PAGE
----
I seen a post about this on another diabetic website and thought I’d write a post about it being a diagnosed “brittle” diabetic. I was told I was a “brittle” diabetic from the beginning when my numbers were all over the place. I wasn’t this way when I was on the insulin pump but because of a loss of insurance I am not able to be on one anymore. I have to get my medicine either generic or through patient assistance programs. I only qualify for this as long as I am living with my mom, her husband, my brother, and my husband. My husband is the only one that works. My mom’s husband gets $600 for Social Security Disability. I am currently not able to work and waiting to hear about Disabled Medicaid (that’s what Utah offers to those of use who don’t have kids), my brother is 17 (high school drop out, can’t understand anything for the GED, won’t get a job and is partially blind because of a hereditary disease that hits the males in the family) and there has been no jobs for my mom’s area of work so she is going back to school. So things are a little difficult money wise to spend on medications.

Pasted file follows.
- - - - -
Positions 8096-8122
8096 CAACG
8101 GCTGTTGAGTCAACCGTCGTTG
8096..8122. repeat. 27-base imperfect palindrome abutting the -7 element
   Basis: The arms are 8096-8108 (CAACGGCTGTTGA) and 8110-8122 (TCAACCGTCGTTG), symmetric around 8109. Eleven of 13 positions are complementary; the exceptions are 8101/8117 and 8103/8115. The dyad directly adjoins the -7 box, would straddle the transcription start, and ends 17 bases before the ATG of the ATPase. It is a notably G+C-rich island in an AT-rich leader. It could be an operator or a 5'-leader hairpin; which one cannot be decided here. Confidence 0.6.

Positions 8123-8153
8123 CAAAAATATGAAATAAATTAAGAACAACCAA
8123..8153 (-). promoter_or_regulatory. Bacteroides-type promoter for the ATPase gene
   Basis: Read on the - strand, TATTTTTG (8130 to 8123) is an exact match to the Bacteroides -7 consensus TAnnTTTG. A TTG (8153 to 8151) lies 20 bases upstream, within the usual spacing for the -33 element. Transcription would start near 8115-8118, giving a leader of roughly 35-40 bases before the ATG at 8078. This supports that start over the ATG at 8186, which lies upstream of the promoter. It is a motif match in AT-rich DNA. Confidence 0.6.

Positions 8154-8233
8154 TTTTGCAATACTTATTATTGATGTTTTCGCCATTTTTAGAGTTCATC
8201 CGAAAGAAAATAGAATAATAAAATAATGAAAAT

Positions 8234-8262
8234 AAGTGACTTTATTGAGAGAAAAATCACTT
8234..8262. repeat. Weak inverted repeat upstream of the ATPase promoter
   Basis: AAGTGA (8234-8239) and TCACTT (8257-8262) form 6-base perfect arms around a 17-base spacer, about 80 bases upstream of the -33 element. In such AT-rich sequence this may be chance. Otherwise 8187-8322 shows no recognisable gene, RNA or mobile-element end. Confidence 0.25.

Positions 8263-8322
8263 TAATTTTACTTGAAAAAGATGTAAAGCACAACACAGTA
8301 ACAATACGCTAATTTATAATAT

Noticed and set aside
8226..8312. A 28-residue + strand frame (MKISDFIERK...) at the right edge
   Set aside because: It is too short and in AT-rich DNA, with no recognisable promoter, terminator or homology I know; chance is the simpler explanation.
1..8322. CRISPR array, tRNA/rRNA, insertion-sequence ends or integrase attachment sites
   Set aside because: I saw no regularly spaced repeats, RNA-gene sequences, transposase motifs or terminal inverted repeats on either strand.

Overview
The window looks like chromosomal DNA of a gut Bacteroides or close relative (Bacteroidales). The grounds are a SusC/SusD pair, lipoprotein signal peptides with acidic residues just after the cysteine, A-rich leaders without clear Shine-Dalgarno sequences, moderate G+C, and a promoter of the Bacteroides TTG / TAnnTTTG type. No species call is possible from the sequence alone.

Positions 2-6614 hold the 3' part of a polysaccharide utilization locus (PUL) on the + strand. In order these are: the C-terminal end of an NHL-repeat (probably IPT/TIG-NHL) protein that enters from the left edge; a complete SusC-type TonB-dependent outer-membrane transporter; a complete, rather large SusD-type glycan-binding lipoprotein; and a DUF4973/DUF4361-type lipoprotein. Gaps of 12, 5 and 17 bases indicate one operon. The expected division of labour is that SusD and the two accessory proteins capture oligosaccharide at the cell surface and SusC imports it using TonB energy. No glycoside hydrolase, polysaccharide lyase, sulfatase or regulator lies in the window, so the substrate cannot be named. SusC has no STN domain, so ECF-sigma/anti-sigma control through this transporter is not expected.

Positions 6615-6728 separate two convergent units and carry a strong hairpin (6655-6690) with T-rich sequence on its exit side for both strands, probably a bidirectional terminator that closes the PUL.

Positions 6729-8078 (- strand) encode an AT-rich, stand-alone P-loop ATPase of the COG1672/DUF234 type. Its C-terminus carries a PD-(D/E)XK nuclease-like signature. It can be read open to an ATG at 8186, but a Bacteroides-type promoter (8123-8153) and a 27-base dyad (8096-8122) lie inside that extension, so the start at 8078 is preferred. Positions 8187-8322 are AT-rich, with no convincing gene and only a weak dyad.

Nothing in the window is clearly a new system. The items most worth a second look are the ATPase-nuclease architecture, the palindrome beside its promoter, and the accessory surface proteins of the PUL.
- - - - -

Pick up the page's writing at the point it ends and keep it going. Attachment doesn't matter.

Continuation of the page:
I was told a few months ago by my doctor that I am a “brittle” diabetic after looking at my log books. I am fine in the morning then raise up, then go back down, then go back up and so on, so forth. Its always been like this. That’s why it was a joint decision for me to talk to a diabetes educator about Symlin since the doctor that I used to see has just finished his residency and is leaving the clinic that I normally go to. He was really good for being a resident and if I had insurance I could go and still see him at his new clinic. But seeing a new endocrinologist would be a lot better for me. I used to see one before I lost my insurance and they always had better luck with it. Though I know that they are going to push for an insulin pump.
Anyways, I don’t think “brittle” diabetic is an out-dated term. I think its because people who have good control over their diabetes have good insurance and are able to control it. I also think doctors’ don’t see it because there are diabetics without insurance that can only go to the doctor to get their refills on the medicine.